After a number of posts about Steve Jobs I’m sure some folks think I have a very negative fixation about the man. That isn’t true. I want to take a page from John Van Sloten’s book and do some reflecting on what the life and passion of Steve Jobs can teach us about God.
Walter Isaacson’s authorized biography makes it very clear that Jobs was a complex man, a seldom happy man, and a man who was very hard on those around him. The book is fully of many accounts where Jobs was mean, nasty, insulting, demeaning, rude, condescending and unconcerned about the feelings of others. The book also makes it clear that he was like this because of his ruthless pursuit of excellence. He sought excellence in design of the products his company produced, excellence in appearance, excellence in execution, excellence in design. He was a ruthless perfectionist and the reason he was able to make such a significant cultural contribution through Pixar and Apple was due to this pursuit.
At the end of the biography Isaacson takes stock of this. Could Jobs have made a dent in the universe if he hadn’t have been such a jerk? There were times when his relational shortcomings were counterproductive to his pursuit of excellence. He failed to face the fact that his reality distortion field couldn’t impact the physics of the antenna on the IPhone 4. Jobs himself in the biography tries to do some summing up of his life in evaluating ways he didn’t do right by some significant others, especially family members. In the end, however, he was committed to his view of perfection and saw it as his legacy.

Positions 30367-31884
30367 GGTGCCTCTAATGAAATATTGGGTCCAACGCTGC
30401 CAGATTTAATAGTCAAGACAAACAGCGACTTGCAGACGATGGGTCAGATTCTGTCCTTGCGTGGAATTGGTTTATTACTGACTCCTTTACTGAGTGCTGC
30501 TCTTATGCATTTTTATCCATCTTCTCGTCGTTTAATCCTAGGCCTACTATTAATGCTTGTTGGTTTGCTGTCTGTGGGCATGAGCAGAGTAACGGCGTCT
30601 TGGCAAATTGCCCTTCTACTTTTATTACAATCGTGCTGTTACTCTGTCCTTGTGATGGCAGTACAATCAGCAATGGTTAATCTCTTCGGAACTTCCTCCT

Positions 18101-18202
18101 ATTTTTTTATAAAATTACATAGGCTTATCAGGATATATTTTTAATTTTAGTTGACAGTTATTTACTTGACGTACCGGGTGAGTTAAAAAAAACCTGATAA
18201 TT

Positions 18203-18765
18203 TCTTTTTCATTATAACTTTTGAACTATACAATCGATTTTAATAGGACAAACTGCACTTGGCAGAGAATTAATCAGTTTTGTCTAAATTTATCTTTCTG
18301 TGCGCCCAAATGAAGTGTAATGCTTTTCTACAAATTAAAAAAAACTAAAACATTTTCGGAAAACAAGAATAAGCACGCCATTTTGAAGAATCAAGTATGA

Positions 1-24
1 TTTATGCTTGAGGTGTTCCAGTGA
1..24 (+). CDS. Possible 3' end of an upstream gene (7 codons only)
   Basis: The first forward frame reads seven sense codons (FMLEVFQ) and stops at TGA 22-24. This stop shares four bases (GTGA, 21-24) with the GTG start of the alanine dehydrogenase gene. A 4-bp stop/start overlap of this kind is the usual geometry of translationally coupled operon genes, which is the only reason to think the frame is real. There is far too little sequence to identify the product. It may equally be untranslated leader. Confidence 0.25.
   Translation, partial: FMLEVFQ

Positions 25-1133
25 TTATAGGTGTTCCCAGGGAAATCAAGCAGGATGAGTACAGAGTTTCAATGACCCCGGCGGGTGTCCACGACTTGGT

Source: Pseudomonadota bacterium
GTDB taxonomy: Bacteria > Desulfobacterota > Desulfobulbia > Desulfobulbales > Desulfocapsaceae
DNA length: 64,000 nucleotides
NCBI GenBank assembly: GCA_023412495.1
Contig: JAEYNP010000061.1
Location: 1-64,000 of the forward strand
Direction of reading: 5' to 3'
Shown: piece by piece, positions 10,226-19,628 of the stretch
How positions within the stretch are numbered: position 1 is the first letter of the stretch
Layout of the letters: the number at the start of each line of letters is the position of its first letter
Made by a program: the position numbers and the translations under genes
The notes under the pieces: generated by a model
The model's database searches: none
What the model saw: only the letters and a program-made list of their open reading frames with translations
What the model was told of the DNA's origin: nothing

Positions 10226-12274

Why should I connect this with the character of God? God is passionate and ruthless about the reclamation of his fallen creation. He is passionate and ruthless about the restoration of his image in ourselves. He takes risks, knocks heads, goes to extremes that we judge to be irresponsible and unreasonable but nothing will blunt his passion.
Fortunately this is not God’s only passion. He is also gracious, compassionate, patient, kind, gentle, and respectful, things Steve Jobs didn’t do well with.
Christian theology teaches that the creator God lavishes his gifts and his image on all of humanity for the good of humanity. This means that we reflect him in part, not the whole. In an exceptional person like Steve Jobs it’s helpful to reflect on what he received and reflected that helped him make the dent he did.